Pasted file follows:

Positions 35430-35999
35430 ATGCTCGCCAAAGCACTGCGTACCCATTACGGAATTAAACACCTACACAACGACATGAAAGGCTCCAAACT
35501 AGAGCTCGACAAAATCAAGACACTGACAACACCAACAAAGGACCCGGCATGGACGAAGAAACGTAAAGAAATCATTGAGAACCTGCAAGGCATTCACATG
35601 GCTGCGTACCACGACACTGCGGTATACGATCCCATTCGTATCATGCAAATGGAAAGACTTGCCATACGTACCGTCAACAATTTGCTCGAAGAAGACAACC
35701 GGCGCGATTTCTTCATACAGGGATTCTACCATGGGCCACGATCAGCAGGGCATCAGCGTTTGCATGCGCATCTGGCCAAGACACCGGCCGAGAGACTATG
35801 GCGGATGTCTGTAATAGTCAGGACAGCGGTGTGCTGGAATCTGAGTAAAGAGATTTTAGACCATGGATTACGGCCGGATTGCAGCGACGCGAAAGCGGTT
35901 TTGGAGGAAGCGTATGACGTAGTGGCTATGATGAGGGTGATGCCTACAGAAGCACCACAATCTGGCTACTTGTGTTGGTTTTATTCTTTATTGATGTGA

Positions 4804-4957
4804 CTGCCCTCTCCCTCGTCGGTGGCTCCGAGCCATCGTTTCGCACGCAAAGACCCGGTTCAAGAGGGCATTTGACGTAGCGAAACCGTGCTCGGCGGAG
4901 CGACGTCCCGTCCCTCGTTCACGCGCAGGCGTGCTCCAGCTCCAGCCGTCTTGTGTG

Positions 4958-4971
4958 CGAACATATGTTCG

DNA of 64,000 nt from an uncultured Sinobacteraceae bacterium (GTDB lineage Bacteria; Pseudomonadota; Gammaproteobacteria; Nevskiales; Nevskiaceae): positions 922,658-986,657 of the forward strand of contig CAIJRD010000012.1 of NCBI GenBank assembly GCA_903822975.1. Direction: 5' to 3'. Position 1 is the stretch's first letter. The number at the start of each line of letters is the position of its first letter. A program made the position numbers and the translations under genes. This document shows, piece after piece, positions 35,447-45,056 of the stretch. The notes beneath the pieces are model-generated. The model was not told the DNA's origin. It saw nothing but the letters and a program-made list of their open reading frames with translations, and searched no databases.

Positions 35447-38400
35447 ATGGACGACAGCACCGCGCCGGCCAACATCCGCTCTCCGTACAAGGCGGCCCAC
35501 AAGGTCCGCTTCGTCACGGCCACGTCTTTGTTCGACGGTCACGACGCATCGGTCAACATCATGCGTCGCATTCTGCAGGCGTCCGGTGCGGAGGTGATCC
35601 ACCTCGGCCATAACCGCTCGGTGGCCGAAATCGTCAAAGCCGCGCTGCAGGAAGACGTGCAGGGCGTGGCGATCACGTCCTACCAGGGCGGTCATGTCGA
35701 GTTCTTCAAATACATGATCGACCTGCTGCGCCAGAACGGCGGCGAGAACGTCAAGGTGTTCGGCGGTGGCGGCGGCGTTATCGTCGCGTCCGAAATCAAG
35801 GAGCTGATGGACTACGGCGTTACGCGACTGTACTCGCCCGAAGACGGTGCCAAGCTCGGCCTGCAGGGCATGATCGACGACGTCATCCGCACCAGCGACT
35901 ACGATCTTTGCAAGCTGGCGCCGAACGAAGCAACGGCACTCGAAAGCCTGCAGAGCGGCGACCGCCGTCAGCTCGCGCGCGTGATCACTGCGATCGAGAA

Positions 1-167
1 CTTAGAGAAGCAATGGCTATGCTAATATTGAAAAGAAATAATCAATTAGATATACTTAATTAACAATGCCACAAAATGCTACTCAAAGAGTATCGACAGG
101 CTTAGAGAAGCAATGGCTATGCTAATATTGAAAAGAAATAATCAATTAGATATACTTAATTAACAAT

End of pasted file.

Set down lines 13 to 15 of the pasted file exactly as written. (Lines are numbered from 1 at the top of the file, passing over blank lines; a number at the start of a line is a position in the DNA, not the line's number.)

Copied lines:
DNA of 64,000 nt from an uncultured Sinobacteraceae bacterium (GTDB lineage Bacteria; Pseudomonadota; Gammaproteobacteria; Nevskiales; Nevskiaceae): positions 922,658-986,657 of the forward strand of contig CAIJRD010000012.1 of NCBI GenBank assembly GCA_903822975.1. Direction: 5' to 3'. Position 1 is the stretch's first letter. The number at the start of each line of letters is the position of its first letter. A program made the position numbers and the translations under genes. This document shows, piece after piece, positions 35,447-45,056 of the stretch. The notes beneath the pieces are model-generated. The model was not told the DNA's origin. It saw nothing but the letters and a program-made list of their open reading frames with translations, and searched no databases.

Positions 35447-38400
35447 ATGGACGACAGCACCGCGCCGGCCAACATCCGCTCTCCGTACAAGGCGGCCCAC